Looking Around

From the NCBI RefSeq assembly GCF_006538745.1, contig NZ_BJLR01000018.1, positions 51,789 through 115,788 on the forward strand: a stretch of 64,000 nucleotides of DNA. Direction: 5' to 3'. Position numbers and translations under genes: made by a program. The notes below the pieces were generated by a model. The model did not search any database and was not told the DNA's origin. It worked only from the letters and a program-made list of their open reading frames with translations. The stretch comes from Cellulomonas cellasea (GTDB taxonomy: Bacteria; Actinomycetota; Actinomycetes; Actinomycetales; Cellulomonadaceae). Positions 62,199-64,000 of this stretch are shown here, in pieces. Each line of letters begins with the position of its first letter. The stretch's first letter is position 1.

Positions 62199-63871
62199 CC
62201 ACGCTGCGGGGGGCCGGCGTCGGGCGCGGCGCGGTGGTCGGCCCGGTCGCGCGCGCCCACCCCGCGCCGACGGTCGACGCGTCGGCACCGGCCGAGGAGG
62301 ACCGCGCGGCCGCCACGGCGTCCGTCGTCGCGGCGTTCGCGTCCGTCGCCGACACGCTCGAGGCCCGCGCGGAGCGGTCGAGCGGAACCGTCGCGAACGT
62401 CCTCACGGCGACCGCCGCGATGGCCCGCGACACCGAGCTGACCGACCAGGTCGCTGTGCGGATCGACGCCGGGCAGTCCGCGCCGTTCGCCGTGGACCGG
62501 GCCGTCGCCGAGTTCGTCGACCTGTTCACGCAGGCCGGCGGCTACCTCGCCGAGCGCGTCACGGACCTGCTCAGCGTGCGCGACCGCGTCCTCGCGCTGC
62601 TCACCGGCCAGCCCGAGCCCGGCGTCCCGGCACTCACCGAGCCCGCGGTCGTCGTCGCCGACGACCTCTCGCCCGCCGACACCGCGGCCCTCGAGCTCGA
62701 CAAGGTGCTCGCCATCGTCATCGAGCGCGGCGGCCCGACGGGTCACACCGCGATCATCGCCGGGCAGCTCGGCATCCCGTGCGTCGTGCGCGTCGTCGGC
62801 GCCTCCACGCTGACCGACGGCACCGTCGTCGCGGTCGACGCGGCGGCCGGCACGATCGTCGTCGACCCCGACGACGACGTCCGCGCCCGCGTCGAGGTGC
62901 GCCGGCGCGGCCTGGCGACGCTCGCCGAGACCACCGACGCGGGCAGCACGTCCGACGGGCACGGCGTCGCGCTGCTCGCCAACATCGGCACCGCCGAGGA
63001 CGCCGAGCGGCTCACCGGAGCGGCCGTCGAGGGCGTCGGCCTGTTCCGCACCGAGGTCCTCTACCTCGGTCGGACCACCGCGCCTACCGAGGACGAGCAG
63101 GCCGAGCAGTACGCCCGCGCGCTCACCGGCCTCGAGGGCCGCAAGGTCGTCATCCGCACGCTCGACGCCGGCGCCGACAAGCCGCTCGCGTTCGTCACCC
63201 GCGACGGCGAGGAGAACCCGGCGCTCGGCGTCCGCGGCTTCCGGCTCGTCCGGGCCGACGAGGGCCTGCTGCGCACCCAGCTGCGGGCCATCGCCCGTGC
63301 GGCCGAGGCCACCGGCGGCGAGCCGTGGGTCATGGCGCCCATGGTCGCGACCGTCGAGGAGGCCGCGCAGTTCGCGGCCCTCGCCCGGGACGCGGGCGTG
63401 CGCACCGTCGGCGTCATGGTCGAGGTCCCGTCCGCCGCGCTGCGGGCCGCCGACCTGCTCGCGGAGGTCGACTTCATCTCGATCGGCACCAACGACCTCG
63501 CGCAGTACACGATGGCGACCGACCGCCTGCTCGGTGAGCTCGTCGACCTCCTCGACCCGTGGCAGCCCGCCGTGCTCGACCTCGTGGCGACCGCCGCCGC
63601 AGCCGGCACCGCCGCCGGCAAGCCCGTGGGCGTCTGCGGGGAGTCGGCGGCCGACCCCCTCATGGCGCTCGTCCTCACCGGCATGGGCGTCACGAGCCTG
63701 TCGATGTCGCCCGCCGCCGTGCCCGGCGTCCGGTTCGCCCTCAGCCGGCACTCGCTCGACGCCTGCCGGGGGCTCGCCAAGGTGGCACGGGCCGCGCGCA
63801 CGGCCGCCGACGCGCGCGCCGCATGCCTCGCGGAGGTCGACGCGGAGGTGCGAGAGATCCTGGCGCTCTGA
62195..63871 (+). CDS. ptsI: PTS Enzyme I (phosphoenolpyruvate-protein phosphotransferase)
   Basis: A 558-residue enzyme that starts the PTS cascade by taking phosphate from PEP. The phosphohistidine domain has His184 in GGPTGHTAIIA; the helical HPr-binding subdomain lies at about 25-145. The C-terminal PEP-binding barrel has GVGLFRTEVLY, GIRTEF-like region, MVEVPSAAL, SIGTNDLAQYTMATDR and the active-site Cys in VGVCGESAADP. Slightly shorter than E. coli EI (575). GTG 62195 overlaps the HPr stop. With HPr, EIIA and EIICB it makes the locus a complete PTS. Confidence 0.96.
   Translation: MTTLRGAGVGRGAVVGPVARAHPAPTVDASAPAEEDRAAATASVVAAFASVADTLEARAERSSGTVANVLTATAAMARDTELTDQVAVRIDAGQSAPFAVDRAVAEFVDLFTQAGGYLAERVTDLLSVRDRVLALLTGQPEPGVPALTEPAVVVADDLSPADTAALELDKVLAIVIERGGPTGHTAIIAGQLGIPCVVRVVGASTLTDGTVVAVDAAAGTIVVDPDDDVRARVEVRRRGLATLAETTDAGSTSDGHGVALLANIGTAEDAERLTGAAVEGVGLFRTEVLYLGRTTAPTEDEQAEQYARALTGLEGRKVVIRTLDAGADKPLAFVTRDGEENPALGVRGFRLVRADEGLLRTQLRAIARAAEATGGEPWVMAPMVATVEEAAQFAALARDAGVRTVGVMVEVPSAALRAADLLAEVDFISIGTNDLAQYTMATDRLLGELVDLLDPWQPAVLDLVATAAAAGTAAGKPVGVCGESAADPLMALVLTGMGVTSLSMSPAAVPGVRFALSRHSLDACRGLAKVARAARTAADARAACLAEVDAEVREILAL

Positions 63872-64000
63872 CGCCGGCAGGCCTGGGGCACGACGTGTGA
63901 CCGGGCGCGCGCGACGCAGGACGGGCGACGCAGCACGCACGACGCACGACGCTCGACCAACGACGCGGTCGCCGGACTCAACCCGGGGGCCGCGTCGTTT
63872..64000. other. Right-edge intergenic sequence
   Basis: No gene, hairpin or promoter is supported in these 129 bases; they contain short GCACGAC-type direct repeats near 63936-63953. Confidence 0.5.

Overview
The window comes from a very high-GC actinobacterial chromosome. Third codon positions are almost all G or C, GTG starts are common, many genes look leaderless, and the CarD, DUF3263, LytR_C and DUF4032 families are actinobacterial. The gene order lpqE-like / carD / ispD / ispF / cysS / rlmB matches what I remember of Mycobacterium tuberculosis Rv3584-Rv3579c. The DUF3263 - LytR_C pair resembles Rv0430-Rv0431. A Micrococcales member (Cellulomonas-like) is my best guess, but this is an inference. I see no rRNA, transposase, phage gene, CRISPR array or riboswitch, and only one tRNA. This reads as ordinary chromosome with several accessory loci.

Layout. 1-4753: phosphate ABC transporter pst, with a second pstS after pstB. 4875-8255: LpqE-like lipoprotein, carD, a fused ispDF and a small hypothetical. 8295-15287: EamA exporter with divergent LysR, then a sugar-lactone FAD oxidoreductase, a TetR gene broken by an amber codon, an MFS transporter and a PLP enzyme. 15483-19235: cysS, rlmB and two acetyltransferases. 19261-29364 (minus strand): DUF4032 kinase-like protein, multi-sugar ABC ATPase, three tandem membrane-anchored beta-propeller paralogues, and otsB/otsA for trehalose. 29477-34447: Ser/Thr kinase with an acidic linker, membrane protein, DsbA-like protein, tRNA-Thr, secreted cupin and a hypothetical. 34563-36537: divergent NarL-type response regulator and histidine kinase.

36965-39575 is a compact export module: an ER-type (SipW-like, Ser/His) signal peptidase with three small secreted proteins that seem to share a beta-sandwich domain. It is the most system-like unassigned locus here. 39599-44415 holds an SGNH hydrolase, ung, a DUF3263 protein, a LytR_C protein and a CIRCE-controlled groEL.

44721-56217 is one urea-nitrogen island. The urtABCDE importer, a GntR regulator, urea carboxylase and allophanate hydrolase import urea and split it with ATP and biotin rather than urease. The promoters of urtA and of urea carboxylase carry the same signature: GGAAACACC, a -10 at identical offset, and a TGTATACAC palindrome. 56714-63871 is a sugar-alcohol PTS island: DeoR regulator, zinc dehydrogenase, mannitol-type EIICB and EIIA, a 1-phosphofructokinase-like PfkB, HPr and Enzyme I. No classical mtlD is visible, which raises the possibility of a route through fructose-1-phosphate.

be coming the next day for their holidays. He was thinking about all the fun and nice food that he would have with his cousins. Just then his mother called out, “Gopal, before you sleep, remember to soak two small bowls (katoris) of chana (gram).” She was going to his Bua’s house and would return only in the morning. As he was soaking the chana, Gopal thought, “How will two small bowls of this be enough for eight persons?” So he soaked another two bowls of chana. When his mother returned the next morning, she saw that the chana were overflowing from the vessel. “How much did you soak?” asked his mother. “How did that happen!” wondered Gopal. “You soaked too much! Anyway it is good, now I will cook half of them, and leave the other half to sprout. I can send these to your aunt. The doctor has told her to eat sprouts”, mother said. She tied half of the soaked chana in a wet cloth, and hung them up to sprout. Discuss • What things are soaked before cooking in your house? Why? • What things do you eat after sprouting? How are they sprouted? How much time does it take? • Has the doctor or someone you know ever told you to eat sprouts? Why? Do this and find out with seeds? Now try another one. Take some chana and three bowls. Put five chana in the first bowl and fill it up with water. Put a damp piece of cloth or some cotton wool in the second bowl. Now keep the same number of chanas in it. Make sure that the cotton wool or cloth remains wet. Put the same number of chanas in the third bowl. Do not put anything else in it. Cover all the three bowls. Observe after two days and note the changes in the bowls. Bowl 1 Bowl 2 Bowl 3 Are the seeds getting air? Are the seeds getting water? What changes did you see? Have the seeds sprouted? No Yes Yes Tell and write • In which bowl did the seeds sprout? What difference did you see between this bowl and the other bowls? • Why did Gopal’s mother tie the chana in a damp cloth? Draw • Look carefully at your sprouted chana and make its drawing? Project : Plant your seeds Looking Around Find out • How long did it take for the plant to come out from the soil? • What was the difference in the height of the plant on the first and second day? • On which day did the height of the plant increase the most? • Did new leaves come out of the plant every day? • Was there any change in the stem of the plant? Discuss • Which seeds took the most number of days for the stem to come out of the soil? • Which seeds took the least days to come out of the soil? • Which seeds did not grow at all? Why? • Did anyone’s plant dry up or turn yellow? Why did this happen? • What would happen if the plants do not get water? Straight from your heart • What is inside the seed? • How does a big plant grow from a tiny seed? Think and imagine • What would happen if plants could walk? Draw a picture. Find out • Do some plants grow without seeds? or rough). Make a seed chart to put up in the class. You can start with a table like this. Wandering seeds Plants cannot move around. Once they grow, they remain in the same place. But their seeds are great travellers! They can reach far and wide. Look at picture 1 on the next page and see the flying seeds. Seeds and Seeds 47 Picture 1 • Have you ever seen any seed that can fly? • What is it called in your area? • Look at your seed collection. Guess how many of those could have travelled by flying. Look at picture 2. This seed cannot fly, but it can still travel by sticking on to the fur of animals or on our clothes. In this way it gets a free ride! Did you get any new idea from these seeds? Read how the idea of Velcro came to George Mestral. Look at the pictures given below and guess how the seeds • Some plants spread their seeds over long distances. When the soyabean pods are ripe, they burst and the seeds are thrown out. Have you ever heard their sound? • Think what would happen, if seeds did not spread and remained at one place only. Make a list of the different ways by which seeds are spread. Who came from where? Have you included human beings also in your list? Yes, we also carry seeds from one place to another, knowingly or unknowingly. We bring the seeds of plants we find beautiful or useful, to grow them in our garden. Later the seeds of these plants spread to other places. Many years later people may not even remember that these plants did not grow here earlier. They were brought from somewhere else. Do you know from where chillies came to our country? These were brought to India by traders coming from South America. Today we cannot think of food without chillies! Read this poem to know which plant came from where. Seeds and Seeds 49 Did you know this? vkyw fephZ pk; th] dkSu dgk¡ ls vk, th! vkyw fephZ pk; th] dkSu dgk¡ ls vk, th! vkyw fephZ pk; th] dkSu dgk¡ ls vk, th! From South America long ago, came a tomato, a potato, and a green chilli. Do you know this? A cabbage came from Europe, and also a pea. From Africa came a coffee bean, and a green bhindi. They crossed the land. They crossed the sea. Did you know this? (Bhindi is also called okra, and methi is called fenugreek) A mango sang, ‘Come in! Come in!’ An orange smiled inside its skin. ‘Welcome to India,’ a banana said. the methi and spinach, brinjal and radish, nodded its head. Did you know this? ... – Rajesh Utsahi Chakmak, May-June 2002 (Translated by Anupa Lal) vkyw fephZ pk; th] dkSu dgk¡ ls vk, th! vkyw fephZ pk; th] dkSu dgk¡ ls vk, th! vkyw fephZ pk; th] dkSu dgk¡ ls vk, th! What all was grown in India long ago? Were mangoes and bananas grown here? What came from other countries? Imagine food without potatoes or tomatoes!

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